Eric Thomas, Building/code enforcement officer for the City of New Albany, has been named “Building Official of the Year” by the Building Officials Association of Mississippi (BOAM).
The award, given Friday, June 17, at BOAM’s annual convention in Gulfport, recognizes Thomas’s accomplishments since taking over the Building/code department seven years ago.
Without naming names or going into details, it is safe to say that Building and Code was a troubled department in city government when Mayor Tim Kent recruited Thomas, and in 2015 he was hired by the Board of Aldermen.
Thomas has worked methodically and steadily to raise the professional standards of code enforcement and building code development. He has been a key player in the work during the last few years to update and improve the city’s building and zoning code.
Besides mastering the technical and legal aspects of the job, Thomas has proven to be fair and respectful in dealing with everybody from major builders to apprentice level craft people and everything in between. A great many of these people have essentially said of Thomas, ‘He enforces the code, but he’s always fair and polite about it.’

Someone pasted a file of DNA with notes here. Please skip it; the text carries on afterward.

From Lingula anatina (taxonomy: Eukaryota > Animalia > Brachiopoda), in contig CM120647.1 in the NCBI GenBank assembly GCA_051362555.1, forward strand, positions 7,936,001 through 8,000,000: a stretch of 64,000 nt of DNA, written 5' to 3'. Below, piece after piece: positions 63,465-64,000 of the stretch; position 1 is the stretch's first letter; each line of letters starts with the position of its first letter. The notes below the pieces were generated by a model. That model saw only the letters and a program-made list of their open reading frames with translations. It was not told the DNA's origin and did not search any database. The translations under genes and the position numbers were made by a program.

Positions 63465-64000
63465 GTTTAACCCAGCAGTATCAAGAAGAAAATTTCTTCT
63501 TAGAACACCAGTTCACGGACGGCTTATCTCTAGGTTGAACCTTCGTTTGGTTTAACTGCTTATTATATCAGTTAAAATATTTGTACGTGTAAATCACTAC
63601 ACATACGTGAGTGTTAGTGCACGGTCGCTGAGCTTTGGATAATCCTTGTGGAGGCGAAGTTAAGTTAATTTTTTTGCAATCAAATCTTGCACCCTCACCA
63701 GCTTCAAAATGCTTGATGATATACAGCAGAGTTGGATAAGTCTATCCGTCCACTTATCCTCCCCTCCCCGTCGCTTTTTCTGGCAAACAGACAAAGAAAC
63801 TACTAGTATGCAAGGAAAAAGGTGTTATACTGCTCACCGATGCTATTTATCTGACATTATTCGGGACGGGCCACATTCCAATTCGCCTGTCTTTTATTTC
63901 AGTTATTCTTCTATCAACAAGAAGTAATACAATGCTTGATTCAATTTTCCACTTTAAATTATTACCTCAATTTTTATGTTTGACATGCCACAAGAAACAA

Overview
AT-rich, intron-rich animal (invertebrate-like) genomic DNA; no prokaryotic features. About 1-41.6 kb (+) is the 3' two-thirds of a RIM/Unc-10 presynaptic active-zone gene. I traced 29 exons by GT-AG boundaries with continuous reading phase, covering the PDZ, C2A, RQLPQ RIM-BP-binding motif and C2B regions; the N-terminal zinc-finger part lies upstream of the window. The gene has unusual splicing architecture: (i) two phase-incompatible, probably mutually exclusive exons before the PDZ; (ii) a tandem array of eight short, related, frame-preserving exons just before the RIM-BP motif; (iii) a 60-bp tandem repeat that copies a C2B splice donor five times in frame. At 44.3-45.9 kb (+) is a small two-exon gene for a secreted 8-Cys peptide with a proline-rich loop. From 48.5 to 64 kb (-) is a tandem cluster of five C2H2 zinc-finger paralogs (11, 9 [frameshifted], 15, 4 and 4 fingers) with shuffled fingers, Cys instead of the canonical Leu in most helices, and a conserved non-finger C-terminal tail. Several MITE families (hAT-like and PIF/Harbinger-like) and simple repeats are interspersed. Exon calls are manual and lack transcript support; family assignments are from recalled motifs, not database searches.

A native of Union County, Thomas had worked in the building industry for a number of years. Immediately before becoming the city’s code enforcement officer, he had been a service technician with JESCO, the Tupelo construction giant that does over $200-million annually.
Besides his building/code enforcement work, Thomas wears multiple other hats in city government operations. He is a 20-year volunteer fireman, who has completed numerous classes and received certifications in many aspects of public safety and fire department operations. He also serves as the “first call” information technology person at City Hall.
Thomas and his wife Tammy have a son, William, who is in the 11th grade at New Albany High School.
“I am grateful for the support I have received over the years from the mayor, the board of aldermen and the zoning board,” said Thomas. “The main focus of code enforcement is public safety, but strict code enforcement also preserves and improves the value of every piece of real estate in the city. It takes many hours of study to keep up the certification to be a certified Inspector.
“There is still a lot more work to be done, but I feel like we are working together to make New Albany a safer and more attractive place to live.”building codes, Building Officials Association of Mississippi (BOAM), Code enforcement, code enforcement officer, information technology, New Albany MS, Northeast Mississippi news, Union County MS, volunteer firemen